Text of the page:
Risk versus Return

What is life without a risk? Every decision you make, whether it’s buying a car, going on a rollercoaster ride, or starting a family, carries some form of risk that things will not go as expected. But to isolate by locking yourself in a room is to pay the highest price: you miss everything.  

Yep, for day 3 of Investment Education, we’re covering risk.  

In financial terms, we define risk as the chance that an investments actual gains will differ from its expected return - in other words, it’s the possibility you’ll end up losing money or making less than you hoped.  

The golden rule of investment is the higher the expected return, the higher the risk. This is known as the risk-return trade-off. A high rate of return is compensation for the high risk. There’s no such thing as high return investment with no risk at all. However, there are strategies that can be used to manage and mitigate risk. 

Word of the day: Volatility

The degree that the price of an investment moves up and down. Volatility is concerned with how fast an asset moves in value and is a measure of the risk of that asset. The higher the volatility, the higher the risk. 


We’ve all heard the phrase “don’t put all your eggs in one basket”. If we change this to “don’t put all your money in one investment” we are talking about diversification.  

Every asset that you buy comes with the market risk - it’s value could drop. There is always an unexpected event. So, by spreading the money into an investment portfolio across different assets, it can reduce the risk that all of them will fall in value at the same time.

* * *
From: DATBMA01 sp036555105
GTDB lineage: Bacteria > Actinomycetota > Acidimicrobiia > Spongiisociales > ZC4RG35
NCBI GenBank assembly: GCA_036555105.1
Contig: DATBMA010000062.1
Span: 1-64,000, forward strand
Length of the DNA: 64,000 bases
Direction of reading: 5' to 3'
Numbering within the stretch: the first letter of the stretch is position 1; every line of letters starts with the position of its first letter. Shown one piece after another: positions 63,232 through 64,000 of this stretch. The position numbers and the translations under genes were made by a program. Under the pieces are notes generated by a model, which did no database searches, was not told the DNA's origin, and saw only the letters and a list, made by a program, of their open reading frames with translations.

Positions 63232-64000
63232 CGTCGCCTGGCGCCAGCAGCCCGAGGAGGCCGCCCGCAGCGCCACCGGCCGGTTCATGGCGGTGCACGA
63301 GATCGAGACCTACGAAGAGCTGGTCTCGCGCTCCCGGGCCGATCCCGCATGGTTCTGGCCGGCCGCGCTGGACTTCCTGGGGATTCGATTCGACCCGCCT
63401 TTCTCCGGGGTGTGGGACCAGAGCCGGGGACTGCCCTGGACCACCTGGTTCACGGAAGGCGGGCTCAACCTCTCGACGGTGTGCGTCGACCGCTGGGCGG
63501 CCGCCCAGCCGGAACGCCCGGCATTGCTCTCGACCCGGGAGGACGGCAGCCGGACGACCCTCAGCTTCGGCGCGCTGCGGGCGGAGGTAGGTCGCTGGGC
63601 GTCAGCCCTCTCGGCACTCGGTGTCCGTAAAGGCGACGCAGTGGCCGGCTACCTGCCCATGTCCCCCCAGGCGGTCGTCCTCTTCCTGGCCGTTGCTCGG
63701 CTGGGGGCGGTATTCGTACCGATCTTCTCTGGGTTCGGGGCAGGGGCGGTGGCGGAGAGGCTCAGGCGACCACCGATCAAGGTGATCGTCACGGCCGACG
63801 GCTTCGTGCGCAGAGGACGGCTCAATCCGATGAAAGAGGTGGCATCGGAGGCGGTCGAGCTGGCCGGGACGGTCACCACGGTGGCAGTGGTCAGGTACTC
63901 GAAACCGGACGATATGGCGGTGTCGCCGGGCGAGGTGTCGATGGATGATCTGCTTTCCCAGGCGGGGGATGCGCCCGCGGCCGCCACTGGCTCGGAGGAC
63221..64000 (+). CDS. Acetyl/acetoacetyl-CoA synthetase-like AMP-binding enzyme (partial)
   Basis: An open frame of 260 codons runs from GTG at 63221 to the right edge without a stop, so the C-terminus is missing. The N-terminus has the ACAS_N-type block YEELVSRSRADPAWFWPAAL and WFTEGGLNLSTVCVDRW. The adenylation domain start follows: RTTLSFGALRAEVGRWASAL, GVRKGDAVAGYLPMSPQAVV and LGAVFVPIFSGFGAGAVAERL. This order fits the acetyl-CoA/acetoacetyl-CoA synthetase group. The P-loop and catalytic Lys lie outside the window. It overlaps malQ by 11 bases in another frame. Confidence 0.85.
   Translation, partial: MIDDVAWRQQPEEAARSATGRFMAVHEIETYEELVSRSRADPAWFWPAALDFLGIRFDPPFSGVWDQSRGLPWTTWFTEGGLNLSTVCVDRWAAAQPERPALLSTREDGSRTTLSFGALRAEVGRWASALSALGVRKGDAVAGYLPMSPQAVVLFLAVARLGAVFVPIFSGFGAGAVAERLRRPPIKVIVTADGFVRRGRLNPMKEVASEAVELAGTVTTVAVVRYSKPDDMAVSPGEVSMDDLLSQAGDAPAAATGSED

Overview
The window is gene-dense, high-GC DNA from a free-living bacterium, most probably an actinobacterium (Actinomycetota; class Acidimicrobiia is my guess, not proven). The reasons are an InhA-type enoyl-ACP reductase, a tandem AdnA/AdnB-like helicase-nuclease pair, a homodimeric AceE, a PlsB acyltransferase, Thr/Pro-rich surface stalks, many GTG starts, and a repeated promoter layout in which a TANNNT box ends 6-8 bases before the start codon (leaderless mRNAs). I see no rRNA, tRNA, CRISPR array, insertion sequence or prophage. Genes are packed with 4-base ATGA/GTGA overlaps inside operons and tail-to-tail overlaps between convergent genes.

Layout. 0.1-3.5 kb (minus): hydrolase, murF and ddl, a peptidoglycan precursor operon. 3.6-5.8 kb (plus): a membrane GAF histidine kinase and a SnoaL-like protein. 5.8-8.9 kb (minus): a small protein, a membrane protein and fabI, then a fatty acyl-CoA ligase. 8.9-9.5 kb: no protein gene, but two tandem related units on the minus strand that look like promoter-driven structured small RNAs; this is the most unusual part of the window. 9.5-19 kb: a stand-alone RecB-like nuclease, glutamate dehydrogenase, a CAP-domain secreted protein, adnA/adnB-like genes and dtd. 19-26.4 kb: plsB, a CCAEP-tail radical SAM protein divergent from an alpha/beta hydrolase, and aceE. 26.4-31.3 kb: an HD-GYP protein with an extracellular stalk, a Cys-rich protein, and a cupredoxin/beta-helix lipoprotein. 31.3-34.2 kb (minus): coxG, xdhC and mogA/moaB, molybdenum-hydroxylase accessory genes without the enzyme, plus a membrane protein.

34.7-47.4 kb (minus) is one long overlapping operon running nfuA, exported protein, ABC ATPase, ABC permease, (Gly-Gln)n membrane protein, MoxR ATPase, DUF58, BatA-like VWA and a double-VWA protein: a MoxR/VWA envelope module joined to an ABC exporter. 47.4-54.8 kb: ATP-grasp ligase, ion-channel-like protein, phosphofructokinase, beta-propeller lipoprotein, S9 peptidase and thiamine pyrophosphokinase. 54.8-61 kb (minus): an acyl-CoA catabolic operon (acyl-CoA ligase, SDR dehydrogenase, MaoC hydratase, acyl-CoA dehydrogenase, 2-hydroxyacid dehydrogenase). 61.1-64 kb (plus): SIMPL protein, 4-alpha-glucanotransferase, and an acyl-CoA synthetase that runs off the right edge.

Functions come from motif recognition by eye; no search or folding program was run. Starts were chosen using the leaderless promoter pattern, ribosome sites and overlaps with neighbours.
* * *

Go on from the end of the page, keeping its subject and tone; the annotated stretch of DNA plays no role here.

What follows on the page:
On day 1, we have covered unit trusts. Investing in unit trust funds is an excellent and inexpensive way to achieve diversification because they give you exposure to many different companies, different sectors as well as other asset classes.  

Opportunity Cost 

You buy a fancy handphone and with that same amount of money, you could have bought another brand with similar features but cheaper. This is the risk that when you make an investment decision, and with the benefit of experience, you realise you could have done better elsewhere. This is a risk people forget about when they keep their money as cash. Yes, this eliminates some risks, but it carries a heavy opportunity cost.

Risk Tolerance 

Your risk tolerance is how comfortable you are with taking risk. It describes how much risk you are willing to take on in achieving your investment goals. If you take on too much risk and can't take up an investment failure, you could become emotional and sell at an unsuitable time.

Investment Horizons (Timeframes) 

An investment horizon, or timeframe, refers to the total length of time that you expect to hold an investment. Investment horizons can range from short-term, just a few days or months long, to much longer-term, potentially spanning years to decades. Your EPF is an example of a long-term investment horizon.

When investors have a longer investment horizon, they can take on more risk since the economy has many years to recover from downturn. That’s why you often hear that in the long run, the market tends to go up.

Conversely, a shorter time horizon opens you up to the possibility that you will have to withdraw your investment during a market downturn, at a low price. Therefore, investments with short time horizons should generally carry less risk to reduce the likelihood of the investment decreasing in value in the short term.

Investment Horizon can be more important than Risk Tolerance when deciding which investment you should choose. Especially when its term is very short or very long.

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